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The Smart Techie was renamed Siliconindia India Edition starting Feb 2012 to continue the nearly two decade track record of excellence of our US edition.

At the bottom of Success

L Gopalakrishnan
Tuesday, August 1, 2006
L Gopalakrishnan
One of the most revered learning in my 17-year career, which I deem essential for success, is getting into the depth of any subject. Since college days it’s been the beacon throughout my career. But I’m afraid younger generations today are void of profound knowledge. The future, that youngsters tend to forget, lies in the in-depth knowledge of their specialized area.

A techie’s competency is empowered with his domain knowledge. For example, if you want to start learning C, and then programming, you will have to get to the depth of C, like pointers and structures. Understanding the underlying concepts is the right way of getting into the depth of the matter and it is bound to make you a better programmer.

When I entered the field with an electronic engineering background, it was imperative for me to understand the details of my subject. I took the initiative of taking a step further by delving into the nuances of C programming language and UNIX operating systems. Nowadays, you come across employees of two distinct types—the first type does not get into the depth of the matter to analyze the applied details. The second type of employees are not spending enough time in a single organization. Like how wine gets better with age, the techies should understand that a good investment of time in a particular organization is necessary for progression in your career.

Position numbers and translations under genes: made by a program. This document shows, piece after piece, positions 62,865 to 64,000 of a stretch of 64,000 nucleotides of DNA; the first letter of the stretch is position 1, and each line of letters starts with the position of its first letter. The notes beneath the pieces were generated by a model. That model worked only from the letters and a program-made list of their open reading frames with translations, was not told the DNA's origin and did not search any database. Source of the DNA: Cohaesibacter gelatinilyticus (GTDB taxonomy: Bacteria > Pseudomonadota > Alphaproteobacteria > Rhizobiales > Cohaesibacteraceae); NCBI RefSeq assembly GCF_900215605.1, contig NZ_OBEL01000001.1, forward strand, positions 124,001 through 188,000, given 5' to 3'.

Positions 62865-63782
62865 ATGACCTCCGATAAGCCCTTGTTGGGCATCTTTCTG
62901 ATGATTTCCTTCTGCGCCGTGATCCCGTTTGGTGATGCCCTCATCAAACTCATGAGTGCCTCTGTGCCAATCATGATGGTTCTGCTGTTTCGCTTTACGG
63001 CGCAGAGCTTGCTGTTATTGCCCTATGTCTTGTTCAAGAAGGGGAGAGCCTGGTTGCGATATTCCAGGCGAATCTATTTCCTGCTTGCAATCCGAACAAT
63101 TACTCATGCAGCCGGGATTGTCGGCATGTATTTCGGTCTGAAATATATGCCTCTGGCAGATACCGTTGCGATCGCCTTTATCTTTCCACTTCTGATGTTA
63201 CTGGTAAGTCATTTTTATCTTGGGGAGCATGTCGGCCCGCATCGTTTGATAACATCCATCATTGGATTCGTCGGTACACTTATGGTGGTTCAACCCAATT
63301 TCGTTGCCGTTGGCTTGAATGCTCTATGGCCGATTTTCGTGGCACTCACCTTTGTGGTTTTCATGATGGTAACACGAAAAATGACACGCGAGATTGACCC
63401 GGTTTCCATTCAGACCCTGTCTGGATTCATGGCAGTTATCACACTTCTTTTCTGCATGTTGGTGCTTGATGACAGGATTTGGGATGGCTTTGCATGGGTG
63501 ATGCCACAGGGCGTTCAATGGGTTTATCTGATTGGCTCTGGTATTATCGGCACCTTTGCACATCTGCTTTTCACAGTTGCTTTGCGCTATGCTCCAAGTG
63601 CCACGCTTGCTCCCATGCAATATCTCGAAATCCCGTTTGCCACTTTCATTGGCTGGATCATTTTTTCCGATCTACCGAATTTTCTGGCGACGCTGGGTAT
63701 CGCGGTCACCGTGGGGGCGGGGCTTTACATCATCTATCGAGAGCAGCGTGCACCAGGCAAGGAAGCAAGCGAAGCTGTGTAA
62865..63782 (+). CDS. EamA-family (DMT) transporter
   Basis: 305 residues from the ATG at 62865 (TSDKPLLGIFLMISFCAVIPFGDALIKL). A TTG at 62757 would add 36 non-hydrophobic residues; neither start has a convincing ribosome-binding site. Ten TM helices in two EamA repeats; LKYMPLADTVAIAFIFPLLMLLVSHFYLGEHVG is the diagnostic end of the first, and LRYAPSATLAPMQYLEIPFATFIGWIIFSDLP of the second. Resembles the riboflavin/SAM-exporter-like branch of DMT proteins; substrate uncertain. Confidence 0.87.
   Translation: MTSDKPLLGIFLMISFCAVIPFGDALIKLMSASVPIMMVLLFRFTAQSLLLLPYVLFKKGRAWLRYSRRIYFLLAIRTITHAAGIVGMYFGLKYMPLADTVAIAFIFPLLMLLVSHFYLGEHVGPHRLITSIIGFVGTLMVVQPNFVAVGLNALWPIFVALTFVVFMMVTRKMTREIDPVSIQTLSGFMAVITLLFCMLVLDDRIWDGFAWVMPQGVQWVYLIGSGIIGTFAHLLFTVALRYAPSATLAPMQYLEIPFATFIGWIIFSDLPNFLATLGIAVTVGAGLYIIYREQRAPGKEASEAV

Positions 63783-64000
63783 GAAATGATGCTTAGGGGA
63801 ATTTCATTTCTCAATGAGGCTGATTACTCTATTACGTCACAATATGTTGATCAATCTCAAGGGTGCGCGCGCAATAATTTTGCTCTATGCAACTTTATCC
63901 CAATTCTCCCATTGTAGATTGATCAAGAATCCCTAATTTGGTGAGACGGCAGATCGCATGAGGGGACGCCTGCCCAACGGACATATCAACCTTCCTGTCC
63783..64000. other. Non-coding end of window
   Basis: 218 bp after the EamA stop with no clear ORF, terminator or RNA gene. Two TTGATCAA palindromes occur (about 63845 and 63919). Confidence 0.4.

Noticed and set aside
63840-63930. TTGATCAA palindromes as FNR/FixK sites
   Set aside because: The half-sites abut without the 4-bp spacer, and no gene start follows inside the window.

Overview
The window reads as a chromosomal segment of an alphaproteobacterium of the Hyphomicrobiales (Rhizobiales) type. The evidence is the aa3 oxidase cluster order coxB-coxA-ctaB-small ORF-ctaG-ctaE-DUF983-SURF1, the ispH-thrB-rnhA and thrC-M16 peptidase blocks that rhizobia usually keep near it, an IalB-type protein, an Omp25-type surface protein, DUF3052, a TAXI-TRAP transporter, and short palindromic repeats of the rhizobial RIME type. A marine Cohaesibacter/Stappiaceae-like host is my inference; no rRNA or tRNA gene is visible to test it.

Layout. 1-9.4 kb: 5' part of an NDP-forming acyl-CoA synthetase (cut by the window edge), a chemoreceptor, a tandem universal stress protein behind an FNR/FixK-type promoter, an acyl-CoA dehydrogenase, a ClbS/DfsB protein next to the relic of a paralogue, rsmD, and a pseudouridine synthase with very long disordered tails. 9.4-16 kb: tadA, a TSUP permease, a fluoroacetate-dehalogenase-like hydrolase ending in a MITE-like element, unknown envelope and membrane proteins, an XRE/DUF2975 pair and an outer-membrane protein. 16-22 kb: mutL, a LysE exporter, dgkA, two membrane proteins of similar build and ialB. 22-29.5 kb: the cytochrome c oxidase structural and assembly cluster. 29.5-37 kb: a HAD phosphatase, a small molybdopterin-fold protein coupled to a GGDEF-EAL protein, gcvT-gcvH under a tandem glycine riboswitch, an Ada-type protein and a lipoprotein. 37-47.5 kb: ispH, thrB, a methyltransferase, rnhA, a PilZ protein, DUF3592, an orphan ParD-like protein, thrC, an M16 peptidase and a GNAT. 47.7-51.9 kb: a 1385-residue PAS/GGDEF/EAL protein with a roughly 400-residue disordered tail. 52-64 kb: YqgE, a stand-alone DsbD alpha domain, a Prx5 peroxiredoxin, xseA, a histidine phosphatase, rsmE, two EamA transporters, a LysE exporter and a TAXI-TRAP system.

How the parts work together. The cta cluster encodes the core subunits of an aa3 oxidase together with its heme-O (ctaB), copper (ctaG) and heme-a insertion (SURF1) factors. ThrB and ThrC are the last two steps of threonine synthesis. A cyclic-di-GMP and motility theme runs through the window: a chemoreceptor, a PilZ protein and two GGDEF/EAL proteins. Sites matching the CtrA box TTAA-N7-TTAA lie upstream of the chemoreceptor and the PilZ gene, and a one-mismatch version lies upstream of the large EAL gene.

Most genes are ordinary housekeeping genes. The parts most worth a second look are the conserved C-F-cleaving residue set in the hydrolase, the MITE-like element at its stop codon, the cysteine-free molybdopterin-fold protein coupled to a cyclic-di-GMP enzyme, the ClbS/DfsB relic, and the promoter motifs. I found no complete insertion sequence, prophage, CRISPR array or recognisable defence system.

Only if you invest a good amount of time in a particular organization, can you go beyond testing the surface of any project and make a career impression. My quest for knowledge resulted in my appointment as a trainer for the new batches at the very start of my career. ‘Achievement,’ I said to myself then, ‘comes alongside understanding the applied details and validating them appropriately.’

Remember, the time spent in getting the subjective-focus right will be your forte for the rest of your life. There is no con to focusing on depth as it is bound to get you the strength. The sudden boom in the market amidst opportunities galore is targeting techies with the “switch jobs at the drop of a hat” syndrome. But what if 2003 were to repeat itself? That will separate the real paddy from the chaff. Your in-depth knowledge and strength will let you stand the test of time.


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